The ABCD1 Gene &Adrenoleukodystrophy
Figure 1:A topological model of the Adrenoleukodystrophy protein (ALDP). Common point mutaions are in red, and the black indicates the protein. Image from.Dr. Celia Kassmann, 2006. Permission Pending.
Overview and History:
The ABCD1 gene (also referred to as the ALD gene) is located on the X-chromosome at position Xq28 (NCBI, 2011). This gene spans 21 kb of genomic DNA, consists of 10 exons, and codes the ALD protein (ALDP) that is made up of 745 amino acids (NCBI, 2011). The ABCD1 gene product is a crucial protein, as it is an ATP–binding cassette (ABC) transporter that aids in the peroxisomal transport of fatty acids (NCBI, 2011). The ALD protein resides in the membrane of the peroxisomes, and it is a half transporter, thus it requires a “partner-half” to become functional (NCBI, 2011). The dimerized, functional ABC transporter then imports fatty acids into the peroxisome, where the fatty acids are catabolized (NCBI, 2011).
A defect in the ABCD1 gene results in a disease called Adrenoleukodystrophy, or ALD (NCBI, 2011). This disease is an X-linked disorder that results in the accumulation of very long chain fatty acids (VLCFA). The accumulation of such fatty acids results in neurological degeneration over time, because the fatty acids demyelinate nerves in the nervous system (Cartier et al., 2009). The degenerative nature of the disease decreases the ability of the nervous system to send and receive nerve impulses, and this deterioration results in strokes, seizures, motor skill loss, and blindness. Death generally occurs 1-10 years after symptoms first appear (NCBI, 2011). The disease is relatively rare as it occurs in about 1 of every 20,000 individuals (NCBI, 2011). Adrenoleukodystrophy has three phenotypes: Adrenomyelopathy, Addison’s type, and Cerebral ALD (Cartier et al., 2009). The former two subsets of ALD manifest themselves later in life (20-35 years of age), and they are the less severe forms of ALD. The cerebral form of ALD is the most common form of ALD, and it appears in early childhood (4-10 years of age). The disease generally occurs in males, because of the disease’s X-linked nature, however females can also be affected. Their symptoms are much more mild than Adrenoleukodystrophy in males, because they are somewhat protected due to the presence of their other X chromosome.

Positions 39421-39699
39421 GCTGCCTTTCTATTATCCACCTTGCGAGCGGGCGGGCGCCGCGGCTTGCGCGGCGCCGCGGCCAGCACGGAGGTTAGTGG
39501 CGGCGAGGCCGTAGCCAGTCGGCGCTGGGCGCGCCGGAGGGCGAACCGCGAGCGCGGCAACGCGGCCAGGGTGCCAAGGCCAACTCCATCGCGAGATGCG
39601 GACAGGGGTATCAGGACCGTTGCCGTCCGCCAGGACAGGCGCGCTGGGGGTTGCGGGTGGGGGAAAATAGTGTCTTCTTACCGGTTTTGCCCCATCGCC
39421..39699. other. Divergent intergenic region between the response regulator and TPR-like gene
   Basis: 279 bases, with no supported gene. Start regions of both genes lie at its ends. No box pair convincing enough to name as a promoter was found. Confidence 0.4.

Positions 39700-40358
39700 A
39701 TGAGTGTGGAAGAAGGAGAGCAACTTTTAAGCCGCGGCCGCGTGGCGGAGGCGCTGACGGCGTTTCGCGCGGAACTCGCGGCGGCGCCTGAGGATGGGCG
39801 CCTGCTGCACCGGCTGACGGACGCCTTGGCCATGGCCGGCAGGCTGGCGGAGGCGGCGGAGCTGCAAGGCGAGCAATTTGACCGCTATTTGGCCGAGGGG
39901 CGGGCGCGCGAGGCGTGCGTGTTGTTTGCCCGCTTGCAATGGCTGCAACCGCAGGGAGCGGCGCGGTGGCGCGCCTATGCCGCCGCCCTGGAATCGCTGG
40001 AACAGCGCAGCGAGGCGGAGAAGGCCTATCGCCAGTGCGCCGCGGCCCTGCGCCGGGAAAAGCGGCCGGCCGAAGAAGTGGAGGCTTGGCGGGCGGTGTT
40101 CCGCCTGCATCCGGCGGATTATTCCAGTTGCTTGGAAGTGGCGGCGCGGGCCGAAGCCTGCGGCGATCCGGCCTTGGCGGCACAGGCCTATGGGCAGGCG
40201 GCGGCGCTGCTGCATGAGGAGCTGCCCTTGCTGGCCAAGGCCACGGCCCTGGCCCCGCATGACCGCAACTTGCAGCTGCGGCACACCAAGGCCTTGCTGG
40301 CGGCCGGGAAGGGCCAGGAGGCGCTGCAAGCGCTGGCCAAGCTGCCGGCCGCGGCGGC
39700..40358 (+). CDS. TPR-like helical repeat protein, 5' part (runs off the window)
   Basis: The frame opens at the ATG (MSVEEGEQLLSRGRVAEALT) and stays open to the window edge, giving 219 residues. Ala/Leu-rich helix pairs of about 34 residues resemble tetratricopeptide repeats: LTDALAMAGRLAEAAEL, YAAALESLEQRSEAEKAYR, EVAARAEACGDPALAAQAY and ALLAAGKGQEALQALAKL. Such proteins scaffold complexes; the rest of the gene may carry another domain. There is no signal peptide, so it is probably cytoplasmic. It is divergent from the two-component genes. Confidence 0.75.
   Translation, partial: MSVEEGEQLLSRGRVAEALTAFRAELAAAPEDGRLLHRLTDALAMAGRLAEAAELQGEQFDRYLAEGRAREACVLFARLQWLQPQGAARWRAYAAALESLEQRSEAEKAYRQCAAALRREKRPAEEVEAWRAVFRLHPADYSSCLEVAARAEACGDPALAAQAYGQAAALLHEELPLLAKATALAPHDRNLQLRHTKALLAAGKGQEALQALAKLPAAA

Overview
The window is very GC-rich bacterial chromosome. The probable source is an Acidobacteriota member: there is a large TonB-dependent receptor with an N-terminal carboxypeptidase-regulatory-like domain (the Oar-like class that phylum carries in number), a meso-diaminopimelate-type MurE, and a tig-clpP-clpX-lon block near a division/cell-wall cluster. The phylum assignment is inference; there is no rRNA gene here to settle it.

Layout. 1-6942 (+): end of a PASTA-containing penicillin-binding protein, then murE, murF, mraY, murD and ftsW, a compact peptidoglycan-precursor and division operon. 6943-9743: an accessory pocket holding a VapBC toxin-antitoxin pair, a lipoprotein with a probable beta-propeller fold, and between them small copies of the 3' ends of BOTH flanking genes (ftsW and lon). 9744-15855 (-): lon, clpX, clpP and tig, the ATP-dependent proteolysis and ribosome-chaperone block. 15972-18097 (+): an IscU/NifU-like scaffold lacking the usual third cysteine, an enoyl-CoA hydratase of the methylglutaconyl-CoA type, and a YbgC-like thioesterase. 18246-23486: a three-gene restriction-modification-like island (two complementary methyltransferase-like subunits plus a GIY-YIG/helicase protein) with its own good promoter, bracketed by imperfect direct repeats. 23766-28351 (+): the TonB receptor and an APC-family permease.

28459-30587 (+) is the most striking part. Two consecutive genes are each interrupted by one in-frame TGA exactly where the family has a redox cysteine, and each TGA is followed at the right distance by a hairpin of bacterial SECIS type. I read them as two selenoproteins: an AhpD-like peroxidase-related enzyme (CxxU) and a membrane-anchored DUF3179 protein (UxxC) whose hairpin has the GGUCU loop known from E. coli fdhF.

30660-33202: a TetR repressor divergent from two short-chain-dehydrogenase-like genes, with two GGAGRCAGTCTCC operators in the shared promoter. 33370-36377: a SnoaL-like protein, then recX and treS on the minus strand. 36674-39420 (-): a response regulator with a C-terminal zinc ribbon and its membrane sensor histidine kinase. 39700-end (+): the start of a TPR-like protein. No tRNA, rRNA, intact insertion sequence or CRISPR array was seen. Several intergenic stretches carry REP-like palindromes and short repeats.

Currently, there are no cures for ALD, but there are a variety of treatments such as bone marrow transplants and Lorenzo’s oil (NCBI, 2011). Lorenzo’s oil is a combination of naturally occurring oils in high doses that delay the rate of fatty acid chain development when taken regularly. The bone marrow transplants are the most effective form of treatment, however they are extremely painful and can cause death. The transplanted bone marrow must be donated from a matched person that has a functional ALD protein. The engrafted bone marrow slows the rate of the neurological deterioration and it has a rehabilitating affect. These positive effects are caused by the engrafted bone marrow's creation of new cells that create functional ALD proteins, which break down the accumulated VLCFAs (NCBI, 2011). Currently, much work is being performed on the treatment of ALD with gene therapy.
Nathalie Cartier, Alima Hacein-Bey-Abina, Cynthia C. Bartholomae, Gabor Veres, Manfred Schmidt, Ina Kutschera, Michel Vidaud, Ulrich Abel, Liliane Dal-Cortivo, Laure Caccavelli, et al. Hematopoietic Stem Cell Gene Therapy with a Lentiviral Vector in X-Linked Adrenoleukodystrophy Signal processing in single cells. Science [Internet]. 2009 November 6[cited 2011 Jan 17]; 326(5954): 818-822 . Available from: http://www.sciencemag.org/content/326/5954/818.short
National Center for Biotechnology Information. ABCD1 ATP-binding cassette, sub-family D (ALD), member 1 Homo sapien [internet].Report Series. Bethesda (MD): U.S. National Library of Medicine. 2011 [cited 2011, Jan 19]; [about 17 screens]. Available from: http://www.ncbi.nlm.nih.gov/gene/215
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